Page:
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I'm an American with dual citizenship with an EU country. I'm in the process of applying for my first job in France (my French is pretty good, but it's obvious I'm not native - plus I have an American name and all previous jobs were in the USA), and I don't want my job application to get passed over because employers assume they will have to sponsor a visa/work permit.

Should I mention something about having EU nationality on my LinkedIn/CV/cover letters? If so, how?

Edit: Unique parts of this question are that I'm applying in the French/EU job market (so I'm not sure if it's advisable/legal to put 'EU National' on my application, nor how, or if there is another common practice here that's relevant).

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    Possible duplicate of How do I indicate I'm not a foreign national on my resume? – scaaahu Nov 25 '17 at 15:26
  • @scaaahu The specifics of what you can or should put in your CV about ability to work in a country is region-specific. The linked question is about working in the US. This is about working in Europe. I would say they are related but not duplicates. – Eric Nov 25 '17 at 15:39
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In France, generally you do not state your age, nationality, or civil status in the CV. However, you are an exception to the rule, such as other EU nationals that need a "habilitation de sécurité", which means being eligible to a French security clearance.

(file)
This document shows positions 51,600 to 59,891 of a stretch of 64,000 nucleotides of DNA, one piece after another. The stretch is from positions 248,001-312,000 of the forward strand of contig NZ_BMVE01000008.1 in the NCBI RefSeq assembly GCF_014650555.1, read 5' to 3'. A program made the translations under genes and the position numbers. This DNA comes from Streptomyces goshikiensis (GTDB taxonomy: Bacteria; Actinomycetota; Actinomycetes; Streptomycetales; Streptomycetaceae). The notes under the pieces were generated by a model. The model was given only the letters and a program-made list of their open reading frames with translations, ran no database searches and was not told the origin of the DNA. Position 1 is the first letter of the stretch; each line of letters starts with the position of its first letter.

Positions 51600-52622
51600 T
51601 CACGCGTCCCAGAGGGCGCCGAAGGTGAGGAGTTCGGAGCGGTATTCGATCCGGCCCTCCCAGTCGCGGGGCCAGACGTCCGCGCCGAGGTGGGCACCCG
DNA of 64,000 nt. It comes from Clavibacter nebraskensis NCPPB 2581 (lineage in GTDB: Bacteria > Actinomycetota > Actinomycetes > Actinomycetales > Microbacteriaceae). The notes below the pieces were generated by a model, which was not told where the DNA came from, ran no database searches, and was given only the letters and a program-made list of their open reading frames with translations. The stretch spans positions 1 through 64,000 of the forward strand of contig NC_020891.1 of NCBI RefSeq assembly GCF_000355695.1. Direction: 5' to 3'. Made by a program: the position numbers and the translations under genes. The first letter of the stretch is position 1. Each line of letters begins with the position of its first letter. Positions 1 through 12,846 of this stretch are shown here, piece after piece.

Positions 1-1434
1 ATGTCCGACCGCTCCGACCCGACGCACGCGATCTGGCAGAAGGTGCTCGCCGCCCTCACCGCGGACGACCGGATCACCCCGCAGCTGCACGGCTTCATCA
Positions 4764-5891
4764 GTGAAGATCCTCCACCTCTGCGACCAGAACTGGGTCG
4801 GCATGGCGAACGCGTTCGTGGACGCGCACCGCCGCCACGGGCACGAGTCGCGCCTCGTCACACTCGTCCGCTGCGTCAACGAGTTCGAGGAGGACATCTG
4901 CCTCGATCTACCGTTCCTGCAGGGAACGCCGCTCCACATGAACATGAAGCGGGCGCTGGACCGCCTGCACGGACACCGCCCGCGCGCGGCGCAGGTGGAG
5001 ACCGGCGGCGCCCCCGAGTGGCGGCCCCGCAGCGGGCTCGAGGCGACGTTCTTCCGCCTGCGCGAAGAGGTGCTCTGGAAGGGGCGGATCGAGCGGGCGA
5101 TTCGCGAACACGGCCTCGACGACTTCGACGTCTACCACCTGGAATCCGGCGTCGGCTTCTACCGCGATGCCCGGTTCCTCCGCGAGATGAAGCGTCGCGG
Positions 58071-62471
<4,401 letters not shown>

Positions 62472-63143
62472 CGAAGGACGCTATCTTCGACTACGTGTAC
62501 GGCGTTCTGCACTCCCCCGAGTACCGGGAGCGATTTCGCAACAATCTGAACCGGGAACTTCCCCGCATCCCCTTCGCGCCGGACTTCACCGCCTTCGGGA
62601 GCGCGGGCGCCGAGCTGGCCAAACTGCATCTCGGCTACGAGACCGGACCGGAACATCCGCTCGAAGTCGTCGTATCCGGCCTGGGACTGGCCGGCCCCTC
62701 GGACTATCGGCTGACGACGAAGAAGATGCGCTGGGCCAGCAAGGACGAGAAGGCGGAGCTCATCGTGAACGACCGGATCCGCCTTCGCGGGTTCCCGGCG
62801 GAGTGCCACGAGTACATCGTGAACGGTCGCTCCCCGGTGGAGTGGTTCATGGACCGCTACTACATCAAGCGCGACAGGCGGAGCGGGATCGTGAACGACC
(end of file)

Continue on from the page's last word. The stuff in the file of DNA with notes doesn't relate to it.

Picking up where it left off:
What I would recommend, if you do not need a security clearance for the job, is to add to the header of your CV something as such: "eligible to work in Europe". I would not plainly state your nationality, because it may cause you problems with some recruiters.

If in the offer they do say you need a security clearance, then I would add your nationality. You may still be rejected if you are not French, but some other nationalities do have advantages.

Remember that in France, it is generally a good idea to add a photo to your CV. If you are not very experienced, refrain from exceeding one page.

  • I think Dual Nationals might have difficulty in getting a security clearance which the OP doesn't mention – Neuromancer Nov 25 '17 at 22:39
  • I was told that as single national (but the wrong one) I would have no problems in the UK getting a security clearance, except the duration of the clearance would be less. Probably depends on how hard/easy it is to get relevant information from the other country. – gnasher729 Nov 25 '17 at 22:59
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    @Neuromancer It may happen when the second nationality is from a state where the French government does not have intelligence exchange agreements. I have seem some French-Algerians that had problems obtaining a security clearance. As it is not a restriction by law and they happen on a case by case basis, it is difficult to add to the answer. – Adam Smith Nov 26 '17 at 1:46

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